Snoop Dogg – Snoop Dogg Presents Bible of Love

Snoop Dogg
Snoop Dogg Presents Bible of Love
RCA Inspiration / All The Time Entertainment (release date: March 16, 2018)

By Bob Marovich

Calvin Broadus Jr. assumes the pulpit. In soft tones, he looks the congregation in the eye and strongly recommends that those who point fingers at others should instead point them at themselves. Treat your neighbor right is the sermonette, in rhyme. The choir nods its collective head. The organist anticipates a praise break.

The orator is better known to the world as Snoop Dogg, and the song, “Voices of Praise,” is on Snoop Dogg Presents Bible of Love. The two-CD album, to be released this Friday, March 16, is the first to be released on Snoop’s All the Time Entertainment label, which promises to offer opportunities to gospel artists.

There’s been much hoopla among gospel music enthusiasts about Snoop Dogg’s new sacred project. The handwringing is unnecessary. Bible of Love is like a WOW Gospel project on which Snoop raps holy. The 32-cut various artist compilation contains recordings by some of today’s top-selling gospel artists. The styles on the album are as varied as the artists it includes, but in general, the vibe is contemporary gospel music meets traditional church wisdom. Or as John P. Kee shouts on “Change the World:” “Snoop – let’s take ‘em to church.”

The Snoop Dogg who takes people to church on this album is decidedly not Tha Doggfather. He’s the buttoned-up Snoop, the Tonight Show guest Snoop, paying tribute to his grandmother, Dorothy Tate, the one who introduced him to gospel music. But it isn’t only Mrs. Tate’s memory that has inspired him to do the album; he cites the times in which we live. Says Snoop: “As the country is in one of its heaviest times and is so divided, I wanted to make an album that spreads love and unity around the world. That’s what I was taught, so that’s all I know. Real love.”

The passing parade of gospel stars on Bible of Love may vary in sound but they have one thing in common: they are all Snoop’s personal favorites. The guests include Marvin Sapp, Mary Mary, Tye Tribbett, Kim Burrell, the Bereal Family, B. Slade, Mali Music, Rance Allen, and Fred Hammond. A grown-up K-Ci, formerly of K-Ci and JoJo (and before that, Little Cedric & the Hailey Singers), makes an appearance. So does Patti LaBelle. Backed by a big-voiced gospel choir, Patti lofts soprano notes on the smooth “After It’s All Over.”

More examples of the album’s variety include Mary Mary’s “Come As You Are.” It features Bishop Marvin Sapp and contains the breezy, funky underpinning the ladies have been giving their recent solo singles. The Clark Sisters’ “Pure Gold” is an intensely-sung ensemble piece about being “tried in the fire.” Tye Tribbett’s “You” is full of the artist’s trademark gospel jollity.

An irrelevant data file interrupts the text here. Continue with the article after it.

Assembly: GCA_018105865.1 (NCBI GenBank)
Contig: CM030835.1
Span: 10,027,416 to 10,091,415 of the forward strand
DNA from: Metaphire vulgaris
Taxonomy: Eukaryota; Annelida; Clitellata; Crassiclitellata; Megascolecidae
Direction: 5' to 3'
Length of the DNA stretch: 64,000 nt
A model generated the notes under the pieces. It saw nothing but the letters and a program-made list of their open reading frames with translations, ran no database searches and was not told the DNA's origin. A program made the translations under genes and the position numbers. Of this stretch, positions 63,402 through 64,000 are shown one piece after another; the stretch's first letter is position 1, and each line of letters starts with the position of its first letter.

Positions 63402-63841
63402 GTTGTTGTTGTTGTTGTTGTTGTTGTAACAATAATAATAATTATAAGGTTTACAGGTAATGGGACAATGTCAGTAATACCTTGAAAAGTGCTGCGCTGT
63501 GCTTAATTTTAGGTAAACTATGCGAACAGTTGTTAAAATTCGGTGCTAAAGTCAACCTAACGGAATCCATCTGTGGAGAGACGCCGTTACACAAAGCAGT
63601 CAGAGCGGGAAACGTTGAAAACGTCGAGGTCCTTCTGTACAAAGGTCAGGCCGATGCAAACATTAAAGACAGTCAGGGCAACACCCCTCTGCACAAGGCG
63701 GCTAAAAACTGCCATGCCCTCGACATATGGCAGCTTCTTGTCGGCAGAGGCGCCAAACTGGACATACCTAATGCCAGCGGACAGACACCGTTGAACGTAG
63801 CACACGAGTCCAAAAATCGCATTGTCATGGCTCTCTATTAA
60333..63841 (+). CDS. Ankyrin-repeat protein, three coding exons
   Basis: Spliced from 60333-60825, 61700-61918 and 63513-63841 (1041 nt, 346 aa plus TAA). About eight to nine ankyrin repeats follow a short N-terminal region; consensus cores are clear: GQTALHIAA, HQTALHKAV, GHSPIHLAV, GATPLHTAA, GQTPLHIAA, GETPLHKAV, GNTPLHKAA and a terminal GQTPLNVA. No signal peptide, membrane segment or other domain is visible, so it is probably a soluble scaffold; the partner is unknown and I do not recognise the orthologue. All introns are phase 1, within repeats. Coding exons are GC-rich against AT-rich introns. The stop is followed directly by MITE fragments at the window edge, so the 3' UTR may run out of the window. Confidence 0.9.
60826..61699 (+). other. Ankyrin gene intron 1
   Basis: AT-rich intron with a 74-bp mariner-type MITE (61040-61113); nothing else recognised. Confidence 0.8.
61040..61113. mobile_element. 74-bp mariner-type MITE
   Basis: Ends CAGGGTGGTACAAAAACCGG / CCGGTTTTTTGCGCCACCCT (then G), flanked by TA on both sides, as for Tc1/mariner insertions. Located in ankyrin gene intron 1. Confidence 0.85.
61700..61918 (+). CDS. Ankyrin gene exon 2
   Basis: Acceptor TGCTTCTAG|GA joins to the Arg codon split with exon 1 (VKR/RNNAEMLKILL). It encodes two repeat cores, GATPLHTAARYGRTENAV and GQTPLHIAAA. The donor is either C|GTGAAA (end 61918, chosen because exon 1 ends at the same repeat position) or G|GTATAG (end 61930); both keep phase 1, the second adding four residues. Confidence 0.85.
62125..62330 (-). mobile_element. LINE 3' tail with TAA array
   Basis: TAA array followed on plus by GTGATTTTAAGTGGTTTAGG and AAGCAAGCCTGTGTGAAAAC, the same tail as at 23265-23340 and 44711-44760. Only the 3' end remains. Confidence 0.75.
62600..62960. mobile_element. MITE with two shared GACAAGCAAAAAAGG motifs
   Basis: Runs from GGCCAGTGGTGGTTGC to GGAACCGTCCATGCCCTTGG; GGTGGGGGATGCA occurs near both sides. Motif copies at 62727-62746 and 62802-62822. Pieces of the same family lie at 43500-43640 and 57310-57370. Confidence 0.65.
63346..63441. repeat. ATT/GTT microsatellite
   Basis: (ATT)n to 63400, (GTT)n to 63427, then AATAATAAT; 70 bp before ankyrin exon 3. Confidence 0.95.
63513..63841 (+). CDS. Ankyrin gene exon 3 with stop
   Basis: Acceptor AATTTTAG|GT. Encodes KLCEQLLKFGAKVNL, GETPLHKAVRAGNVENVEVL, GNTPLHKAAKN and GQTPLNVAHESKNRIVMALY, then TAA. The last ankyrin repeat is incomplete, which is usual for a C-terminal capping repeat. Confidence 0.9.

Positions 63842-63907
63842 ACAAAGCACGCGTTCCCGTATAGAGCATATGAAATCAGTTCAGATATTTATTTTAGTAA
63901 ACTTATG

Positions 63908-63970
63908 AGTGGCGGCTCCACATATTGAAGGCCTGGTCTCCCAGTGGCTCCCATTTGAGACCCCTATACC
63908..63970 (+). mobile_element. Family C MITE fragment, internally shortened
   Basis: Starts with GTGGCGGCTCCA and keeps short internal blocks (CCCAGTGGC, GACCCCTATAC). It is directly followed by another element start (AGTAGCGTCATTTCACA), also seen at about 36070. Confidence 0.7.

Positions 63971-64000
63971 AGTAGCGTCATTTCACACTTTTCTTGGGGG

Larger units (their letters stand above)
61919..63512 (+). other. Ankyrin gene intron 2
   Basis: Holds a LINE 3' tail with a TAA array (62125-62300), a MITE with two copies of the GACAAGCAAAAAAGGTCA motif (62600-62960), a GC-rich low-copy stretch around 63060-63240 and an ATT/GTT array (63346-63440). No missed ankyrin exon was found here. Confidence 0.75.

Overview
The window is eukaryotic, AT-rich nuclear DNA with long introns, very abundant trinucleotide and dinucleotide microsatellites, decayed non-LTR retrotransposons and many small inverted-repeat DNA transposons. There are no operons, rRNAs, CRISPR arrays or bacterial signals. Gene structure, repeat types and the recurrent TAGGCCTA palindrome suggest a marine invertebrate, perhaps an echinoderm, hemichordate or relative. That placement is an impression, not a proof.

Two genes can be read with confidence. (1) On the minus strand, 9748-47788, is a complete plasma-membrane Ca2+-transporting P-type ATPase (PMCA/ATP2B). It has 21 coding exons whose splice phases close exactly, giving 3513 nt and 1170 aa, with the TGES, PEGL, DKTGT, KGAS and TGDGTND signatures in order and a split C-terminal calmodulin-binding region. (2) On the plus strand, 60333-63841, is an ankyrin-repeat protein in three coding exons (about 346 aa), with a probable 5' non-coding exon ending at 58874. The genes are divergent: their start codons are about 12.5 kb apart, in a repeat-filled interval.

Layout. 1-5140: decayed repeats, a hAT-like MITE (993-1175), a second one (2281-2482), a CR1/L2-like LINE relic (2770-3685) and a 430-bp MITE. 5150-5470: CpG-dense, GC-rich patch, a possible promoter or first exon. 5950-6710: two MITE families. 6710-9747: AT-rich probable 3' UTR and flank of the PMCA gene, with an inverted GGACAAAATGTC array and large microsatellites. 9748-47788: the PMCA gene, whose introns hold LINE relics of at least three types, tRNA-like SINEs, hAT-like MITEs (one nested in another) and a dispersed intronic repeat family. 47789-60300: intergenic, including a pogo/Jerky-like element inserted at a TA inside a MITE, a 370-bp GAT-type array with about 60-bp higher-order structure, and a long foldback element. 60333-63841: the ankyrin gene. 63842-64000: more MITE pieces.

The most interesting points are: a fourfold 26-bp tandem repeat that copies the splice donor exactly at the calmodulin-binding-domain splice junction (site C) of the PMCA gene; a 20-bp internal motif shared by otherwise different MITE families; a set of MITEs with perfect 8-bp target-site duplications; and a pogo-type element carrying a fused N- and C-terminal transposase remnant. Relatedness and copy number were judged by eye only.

The Zion Messengers, the project’s sole quartet, offer a distinctive down-south flavor, complete with shouting, squalling, and vertical praise, especially on the strutting “Going Home.” Newcomer Charlie Wilson’s “One More Day” is an uplifting gospel that preaches a message of satisfaction through Jesus’s covering presence. Fred Hammond’s “Call Him” contains the former Commissioned singer’s muscular brand of rhythm and praise, complete with lines sung in that raspy preacher’s breath.

More the emcee than the featured artist, Snoop offers rap interludes here and there on the album. Examples include “Always Got Something to Say,” where he testifies to growing up in the church and being raised with respect and faith, and gives propers to his grandparents, the church, and his nuclear family. He even lyric-checks the Williams Brothers’ “I’m Just a Nobody.” Granny gets another nod in Snoop’s rap interlude for James Wright’s “My God.” He joins Rance Allen on “Blessing Me Again,” testifying in rhyme to the glory of God.

Plenty of songs on the album have hit single potential, with or without Snoop. Among them are Faith Evans and 3rd Generation’s thunderous choir rouser “Saved.” B. Slade’s “On Time” erupts in up-tempo sanctified furor. His “Pain” is a gut-wrenchingly sung reminder that in the midst of darkness, joy comes in the morning.

Despite the variety of musical styles—traditional to urban AC—there is no new age religion on this album. The songs contain biblical references and focus on daily living, getting through, sharing love, following Jesus. Strictly lateral praise, and not at all daredevil. On the contrary, the album is solidly gospel in melody, arrangement, and singing style.

For those weighed in the balance and found wanting, Snoop Dogg Presents Bible of Love extends an invitation to worship at the altar of agape.

Five of Five Stars

Picks: “On Time,” “Saved,” “Pain.”

About Bob Marovich

Bob Marovich is a gospel music historian, author, and radio host. Founder of Journal of Gospel Music blog (formally The Black Gospel Blog) and producer of the Gospel Memories Radio Show.

One comment

  1. Briefly, Charlie Wilson is not a newcomer.
    He’s the main lead vocalist from the Gap Band and has several solo albums as well; several including songs of faith.
    His autobiography “I Am Charlie Wilson” tells about his life, career, drug addiction and recovery.
    It also tells about his connection with Snoop Dogg.